He was killed in action on February 9, 1944 at age of 18. Carolyn says the family was told he was on a fuel truck that was attacked by the Germans; he died later in a hospital from his wounds. He was buried in Italy but several years later his mother had his body brought back and buried at Forest Cemetery in South Portland. She never accepted that he had died in the war and felt at some point he would come home again.

William Laforest Hamilton, son of Meda and William Hamilton, was born October 16, 1912. He attended Greely Institute as a freshman, then left school to work as a laborer in a sawmill.

Bill was drafted into the Army’s 78th Division and held the rank of Sergeant. He was killed in action in the province of Ascoli Piceno in the Marche region of Italy on April 21, 1945. Sadly, it was only one day after seeing his sister Vyra Hamilton Tompson’s brother-in-law Albert Tompson, who was also serving in Italy in the Army. Albert had sought out Bill out to say hello.

Bill’s body was returned for burial in Walnut Hill Cemetery; Rev. Gladys York conducted the funeral service. His mother Meda used the money she received upon Bill’s death to put a foundation under her home at 601 Walnut Hill Road.

After death, Bill was awarded a Purple Heart.

Euan Lochel Jewett was born on September 13, 1913, the son of Laura and Ralph Jewett. He was one of six brothers who served in different branches of the military during WWII and was the family’s only casualty. Euan graduated from 8th grade at the Hicks School on the corner of New Gloucester Road (Route 231) and Mill Road. He worked many jobs including as a farmhand and a mason’s helper. He was very strong; when townspeople gathered at a large rock at the Jewett farm to see who was strong enough to pick it up, Euan was one of the few who were able to lift it.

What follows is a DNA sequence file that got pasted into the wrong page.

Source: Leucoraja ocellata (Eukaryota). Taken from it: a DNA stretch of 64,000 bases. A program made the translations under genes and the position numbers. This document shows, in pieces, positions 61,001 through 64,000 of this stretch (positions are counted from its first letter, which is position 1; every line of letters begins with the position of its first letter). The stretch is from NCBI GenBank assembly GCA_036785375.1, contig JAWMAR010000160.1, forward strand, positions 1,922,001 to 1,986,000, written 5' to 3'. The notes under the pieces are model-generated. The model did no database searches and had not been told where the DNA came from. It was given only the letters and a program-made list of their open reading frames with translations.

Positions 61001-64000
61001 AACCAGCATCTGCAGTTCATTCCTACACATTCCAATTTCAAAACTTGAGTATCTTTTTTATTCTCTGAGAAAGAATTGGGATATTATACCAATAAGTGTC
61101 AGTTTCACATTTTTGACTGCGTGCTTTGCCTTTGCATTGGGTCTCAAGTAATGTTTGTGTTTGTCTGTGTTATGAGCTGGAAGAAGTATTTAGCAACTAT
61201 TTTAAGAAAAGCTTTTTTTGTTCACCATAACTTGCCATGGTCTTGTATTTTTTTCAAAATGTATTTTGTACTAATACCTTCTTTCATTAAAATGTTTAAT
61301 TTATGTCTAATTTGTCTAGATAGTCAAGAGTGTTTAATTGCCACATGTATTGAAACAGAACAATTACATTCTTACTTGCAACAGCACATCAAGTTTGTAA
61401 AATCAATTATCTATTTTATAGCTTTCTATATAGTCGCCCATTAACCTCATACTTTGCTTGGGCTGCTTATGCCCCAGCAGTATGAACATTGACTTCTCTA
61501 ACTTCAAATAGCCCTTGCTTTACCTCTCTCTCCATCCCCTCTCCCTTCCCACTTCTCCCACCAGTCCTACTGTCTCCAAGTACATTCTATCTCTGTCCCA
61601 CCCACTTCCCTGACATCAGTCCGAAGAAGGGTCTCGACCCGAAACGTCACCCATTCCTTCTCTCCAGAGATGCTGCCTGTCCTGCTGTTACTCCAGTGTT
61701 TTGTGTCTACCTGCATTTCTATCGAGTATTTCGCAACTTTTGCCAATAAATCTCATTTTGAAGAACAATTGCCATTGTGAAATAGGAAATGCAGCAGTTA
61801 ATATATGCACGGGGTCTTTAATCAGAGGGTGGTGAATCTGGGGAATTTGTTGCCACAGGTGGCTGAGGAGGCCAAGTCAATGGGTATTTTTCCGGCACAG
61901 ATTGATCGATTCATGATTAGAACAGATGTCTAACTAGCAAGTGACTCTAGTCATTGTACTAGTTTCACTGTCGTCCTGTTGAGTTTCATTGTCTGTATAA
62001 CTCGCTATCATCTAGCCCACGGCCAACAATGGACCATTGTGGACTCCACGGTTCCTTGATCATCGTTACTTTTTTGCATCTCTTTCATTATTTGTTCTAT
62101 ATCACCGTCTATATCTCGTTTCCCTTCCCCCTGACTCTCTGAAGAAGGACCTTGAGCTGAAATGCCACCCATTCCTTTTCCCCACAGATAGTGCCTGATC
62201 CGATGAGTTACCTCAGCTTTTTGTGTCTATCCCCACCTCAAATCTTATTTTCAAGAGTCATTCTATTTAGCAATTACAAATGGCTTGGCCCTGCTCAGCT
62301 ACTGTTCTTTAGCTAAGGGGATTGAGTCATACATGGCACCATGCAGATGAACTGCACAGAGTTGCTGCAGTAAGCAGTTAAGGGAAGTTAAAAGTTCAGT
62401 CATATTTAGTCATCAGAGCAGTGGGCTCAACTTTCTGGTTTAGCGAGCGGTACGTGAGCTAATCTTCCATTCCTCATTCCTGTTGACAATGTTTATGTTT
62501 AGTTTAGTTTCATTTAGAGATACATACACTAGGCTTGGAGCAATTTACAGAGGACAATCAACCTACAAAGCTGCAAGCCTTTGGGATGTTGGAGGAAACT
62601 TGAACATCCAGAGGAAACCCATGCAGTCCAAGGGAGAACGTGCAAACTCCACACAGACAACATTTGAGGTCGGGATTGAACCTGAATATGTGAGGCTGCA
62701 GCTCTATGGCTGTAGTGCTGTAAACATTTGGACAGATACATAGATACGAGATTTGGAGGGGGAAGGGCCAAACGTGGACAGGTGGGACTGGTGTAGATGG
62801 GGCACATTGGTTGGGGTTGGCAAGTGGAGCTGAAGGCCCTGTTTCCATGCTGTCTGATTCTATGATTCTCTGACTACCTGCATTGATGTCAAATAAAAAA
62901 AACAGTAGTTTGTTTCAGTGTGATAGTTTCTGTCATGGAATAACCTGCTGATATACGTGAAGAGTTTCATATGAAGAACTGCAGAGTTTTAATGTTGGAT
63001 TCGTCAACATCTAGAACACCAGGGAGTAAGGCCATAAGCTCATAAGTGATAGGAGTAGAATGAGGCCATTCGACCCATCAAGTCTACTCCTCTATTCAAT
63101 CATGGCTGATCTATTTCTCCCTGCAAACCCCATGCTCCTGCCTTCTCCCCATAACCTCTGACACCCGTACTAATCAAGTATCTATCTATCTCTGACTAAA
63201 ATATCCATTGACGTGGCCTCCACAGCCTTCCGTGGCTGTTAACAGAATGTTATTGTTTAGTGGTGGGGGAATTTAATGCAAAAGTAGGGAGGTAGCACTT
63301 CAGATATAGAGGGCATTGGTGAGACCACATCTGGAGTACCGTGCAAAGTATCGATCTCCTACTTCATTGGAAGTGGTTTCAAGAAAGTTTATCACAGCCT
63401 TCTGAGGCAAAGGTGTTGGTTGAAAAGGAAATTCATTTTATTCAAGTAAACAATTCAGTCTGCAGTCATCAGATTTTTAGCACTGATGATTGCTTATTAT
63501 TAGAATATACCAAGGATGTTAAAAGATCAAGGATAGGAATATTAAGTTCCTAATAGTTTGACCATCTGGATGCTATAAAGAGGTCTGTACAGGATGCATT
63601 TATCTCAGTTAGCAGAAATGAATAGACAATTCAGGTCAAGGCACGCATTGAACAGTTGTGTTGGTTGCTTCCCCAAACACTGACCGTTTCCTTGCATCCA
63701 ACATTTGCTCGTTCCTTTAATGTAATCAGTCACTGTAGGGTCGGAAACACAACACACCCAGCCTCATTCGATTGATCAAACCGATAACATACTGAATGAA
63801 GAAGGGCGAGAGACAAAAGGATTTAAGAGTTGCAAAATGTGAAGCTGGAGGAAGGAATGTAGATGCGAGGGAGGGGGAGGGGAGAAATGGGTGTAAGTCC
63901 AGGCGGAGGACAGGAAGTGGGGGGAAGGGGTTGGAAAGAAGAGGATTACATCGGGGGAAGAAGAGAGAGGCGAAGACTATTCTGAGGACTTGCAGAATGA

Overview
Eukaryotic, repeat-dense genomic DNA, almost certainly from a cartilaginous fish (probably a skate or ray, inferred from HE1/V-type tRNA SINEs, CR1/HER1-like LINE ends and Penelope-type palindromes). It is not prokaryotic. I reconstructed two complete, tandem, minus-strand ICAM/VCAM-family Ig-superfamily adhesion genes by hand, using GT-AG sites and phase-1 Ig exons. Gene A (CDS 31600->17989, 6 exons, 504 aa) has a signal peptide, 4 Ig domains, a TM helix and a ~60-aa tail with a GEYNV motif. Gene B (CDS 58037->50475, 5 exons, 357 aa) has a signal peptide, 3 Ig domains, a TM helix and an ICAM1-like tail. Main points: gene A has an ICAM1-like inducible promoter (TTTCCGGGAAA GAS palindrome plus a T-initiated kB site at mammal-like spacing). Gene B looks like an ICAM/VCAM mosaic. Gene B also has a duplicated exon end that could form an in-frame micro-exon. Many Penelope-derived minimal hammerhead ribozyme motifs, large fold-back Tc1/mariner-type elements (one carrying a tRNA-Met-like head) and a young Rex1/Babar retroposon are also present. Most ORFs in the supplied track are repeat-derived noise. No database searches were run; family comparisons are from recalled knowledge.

He was in the process of buying the George Rider farm on Town Farm Road when he was drafted into the Navy. He served as a Seaman, Second Class on the SS Ruth, a merchant marine freighter hauling manganese ore from Rio de Janeiro, Brazil, to Charleston, South Carolina. It was Euan’s first voyage. He was one of the ship’s two armed guards, although it is not known if there were guns mounted on the ship; one wonders what good two men could do in the event of an attack.

On June 29, 1942, 100 miles north of Cape Maysi, Cuba, the Ruth was torpedoed by the German submarine U-153 Reichmann and sunk; there were 31 casualties and four survivors. His body was never recovered. A marker on his father’s grave in Walnut Hill Cemetery commemorates his life. Euan was the first North Yarmouth casualty of the war.

Harry Dalton Ritchot was born in Portland on May 19, 1914 to Isabelle and George Ritchot. He graduated from high school in Montreal, where his father had been transferred in his job with the Grand Trunk Railroad.

His family called him Dalton, to distinguish him from his Uncle Harry. In 1936, Dalton moved to North Yarmouth and worked as a farm laborer. When George Ritchot retired, he and Isabelle joined Dalton in renting the current Skyline Farm on The Lane in 1938.

In 1941 Dalton enlisted in the Army, training at various bases with the Fourth Division. His letters home indicated his feelings of patriotism and his desire to get over to the action. In the spring of 1944, Sergeant Ritchot was shipped by boat to Europe; he proudly wrote that he did not get seasick. On D-Day, Dalton took Utah Beach along with his fellow soldiers of the Fourth Division. On June 19, 1944, five days after earning a Bronze Star for his bravery during battle, Dalton was killed in action. Upon hearing the news of his youngest child’s sacrifice, George Ritchot suffered a stroke and was unable to speak. He died a few months later after insisting that his son be brought back to the family plot to be buried. Dalton is buried in Calvary Cemetery in South Portland.

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Stories of our veterans need to be told. If you would like the story of your family member to be part of North Yarmouth Historical’s archives, please get in touch. We’d like to be sure they are all remembered!

All the best on this Memorial Day.

Original research published in the North Yarmouth Gazette, 2004, by Linc Merrill. Additional info added 2023 by Katie Murphy